Yes, I know the subject is crass and distasteful, but let's face it, we are playing a game where we decapitate and kill a multitude of creatures.

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    \$\begingroup\$ Editing your original question to include that context --the situation which prompted you to ask it-- would go a long way to getting the question re-opened. The problem was not the content so much as the way it was asked. The more information you can give us about the context of your problem, the more we can give you clear, specific, actionable solutions (instead of vague unfocused answers or guesswork), and that's the goal of the Stack. \$\endgroup\$ – BESW Aug 25 '16 at 22:48
  • \$\begingroup\$ OK, understood. Thank you, and questions will be better posed in the future. \$\endgroup\$ – Vinnie Saletto Aug 31 '16 at 15:14
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I say "Yes", on the basis of the relevancy of such questions to RPG SE. Would they fit on Mythology SE or Worldbuilding SE if they ever go beyond the commitment phase? Perhaps, but at the time I write this answer, they have not. Would they fit on SciFi SE? Perhaps, but we are more likely to find people knowledgeable about RPGs on RPG SE.

I would suggest that RPG SE is the best place for such questions as it is really only role players and world builders who might ask such questions and find the answers relevant, and at present RPG SE is the only active SE site that deals with world building, in addition to which, these are questions about species appearing in specific RPGs, and RPG SE is the best place to find people with the relevant expertise in the RPG in question.

I agree that RPG SE should not necessarily be a source for answer on any imaginable topic appearing in RPGs. Some of those could quite easily be answered by someone who has never even heard of RPGs. For example, someone reading the online D&D rules about centaurs and not knowing what a centaur is could find out simply by doing a web search without cluttering up RPG SE with a question.

However, if a question addresses a species appearing in a particular RPG, that is hardly a non-specific question. An answer would require knowledge of the RPG in question, as well as the ability to extrapolate from material available in the RPG, as well as applying other expertise. I suggest that these sorts of questions are entirely relevant.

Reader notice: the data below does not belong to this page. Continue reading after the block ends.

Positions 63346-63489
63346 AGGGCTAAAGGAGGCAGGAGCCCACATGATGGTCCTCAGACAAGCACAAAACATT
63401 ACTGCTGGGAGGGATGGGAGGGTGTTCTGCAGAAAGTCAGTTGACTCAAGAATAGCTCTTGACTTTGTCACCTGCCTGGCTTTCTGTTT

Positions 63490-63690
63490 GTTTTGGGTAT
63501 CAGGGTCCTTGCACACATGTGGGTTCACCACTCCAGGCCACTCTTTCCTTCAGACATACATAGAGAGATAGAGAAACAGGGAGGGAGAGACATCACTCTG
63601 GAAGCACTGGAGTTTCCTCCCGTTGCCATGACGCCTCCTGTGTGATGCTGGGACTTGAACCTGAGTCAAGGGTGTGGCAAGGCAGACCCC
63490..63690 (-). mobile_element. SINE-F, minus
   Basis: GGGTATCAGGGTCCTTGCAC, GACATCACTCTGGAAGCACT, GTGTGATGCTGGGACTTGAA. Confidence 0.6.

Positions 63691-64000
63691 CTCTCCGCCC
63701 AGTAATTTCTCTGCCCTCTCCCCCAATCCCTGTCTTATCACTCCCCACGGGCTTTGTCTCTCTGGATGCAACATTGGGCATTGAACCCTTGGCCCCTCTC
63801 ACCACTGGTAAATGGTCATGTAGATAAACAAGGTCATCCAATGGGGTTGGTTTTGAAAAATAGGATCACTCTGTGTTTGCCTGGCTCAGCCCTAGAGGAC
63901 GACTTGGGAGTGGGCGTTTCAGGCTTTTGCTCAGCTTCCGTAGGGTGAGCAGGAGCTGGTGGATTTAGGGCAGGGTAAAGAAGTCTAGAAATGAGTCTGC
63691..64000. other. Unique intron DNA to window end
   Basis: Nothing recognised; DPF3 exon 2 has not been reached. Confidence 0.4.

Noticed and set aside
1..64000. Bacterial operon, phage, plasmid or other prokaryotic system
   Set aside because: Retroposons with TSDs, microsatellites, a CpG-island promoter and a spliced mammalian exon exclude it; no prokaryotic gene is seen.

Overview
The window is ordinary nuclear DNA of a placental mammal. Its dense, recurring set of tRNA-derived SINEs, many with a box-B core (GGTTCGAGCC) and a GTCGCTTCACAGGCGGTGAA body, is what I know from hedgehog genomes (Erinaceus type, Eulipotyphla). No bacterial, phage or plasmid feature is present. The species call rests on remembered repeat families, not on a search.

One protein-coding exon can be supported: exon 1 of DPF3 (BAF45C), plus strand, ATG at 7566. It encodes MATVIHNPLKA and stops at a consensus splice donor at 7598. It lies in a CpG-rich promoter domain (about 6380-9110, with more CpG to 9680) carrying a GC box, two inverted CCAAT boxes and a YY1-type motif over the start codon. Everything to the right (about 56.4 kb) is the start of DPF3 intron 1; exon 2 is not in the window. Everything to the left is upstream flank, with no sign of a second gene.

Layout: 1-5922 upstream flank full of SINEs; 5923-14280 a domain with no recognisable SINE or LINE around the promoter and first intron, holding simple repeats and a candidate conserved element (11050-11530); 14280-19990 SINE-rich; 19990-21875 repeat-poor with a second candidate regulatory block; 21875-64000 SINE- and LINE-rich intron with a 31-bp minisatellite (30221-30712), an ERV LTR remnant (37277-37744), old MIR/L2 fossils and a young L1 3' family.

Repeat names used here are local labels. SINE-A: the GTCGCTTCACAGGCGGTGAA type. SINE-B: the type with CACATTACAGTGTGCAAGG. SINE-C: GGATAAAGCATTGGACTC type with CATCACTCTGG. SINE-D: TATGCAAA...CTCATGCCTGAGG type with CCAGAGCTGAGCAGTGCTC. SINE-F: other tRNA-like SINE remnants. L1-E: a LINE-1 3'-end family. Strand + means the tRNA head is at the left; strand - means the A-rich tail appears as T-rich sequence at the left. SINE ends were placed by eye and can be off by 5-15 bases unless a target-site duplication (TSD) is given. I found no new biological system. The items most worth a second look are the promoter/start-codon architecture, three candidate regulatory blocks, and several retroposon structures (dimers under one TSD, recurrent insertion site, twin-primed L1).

In the question my meta question addresses, general questions about centaurs could be addressed by referencing the Wikipedia Centaur article, but the example question was asking something much more specific, about a particular species appearing in D&D 3.5.

Had the question included an [Ars-Magica] tag rather than a [Dnd-3.5e] tag, my answer may well have been different, as in Ars Magica, Centaurs live like beasts and are happy to do so. They would not care about social disapproval. Hence again the relevance of the question.

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    \$\begingroup\$ Could you please make clearer how this addresses the idea that RPG.SE doesn't want to become a clearing house for everything tangentially RPG-related, nor does it want to duplicate services provided by forums and other online communities? Are you challenging these notions fundamentally, or accepting them but arguing that they aren't important to this specific case? \$\endgroup\$ – BESW Jun 6 '14 at 1:19
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    \$\begingroup\$ If the original question had been about one of the practical RPG applications you mention—worldbuilding, or roleplaying a pooping centaur convincingly—then it would have been a RPG problem, and our expertise would be relevant. It was not about a practical RPGing problem though—the problem was "I am curious about what is true about centaur biology." That practical problem has no RPG component, hence is off-topic. \$\endgroup\$ – SevenSidedDie Jun 6 '14 at 2:03
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    \$\begingroup\$ What rules in 3.5 make you think D&D 3.5 centaurs are distinct enough from general mythological centaurs that the Wikipedia article about them could not answer your question? \$\endgroup\$ – Oblivious Sage Jun 6 '14 at 2:15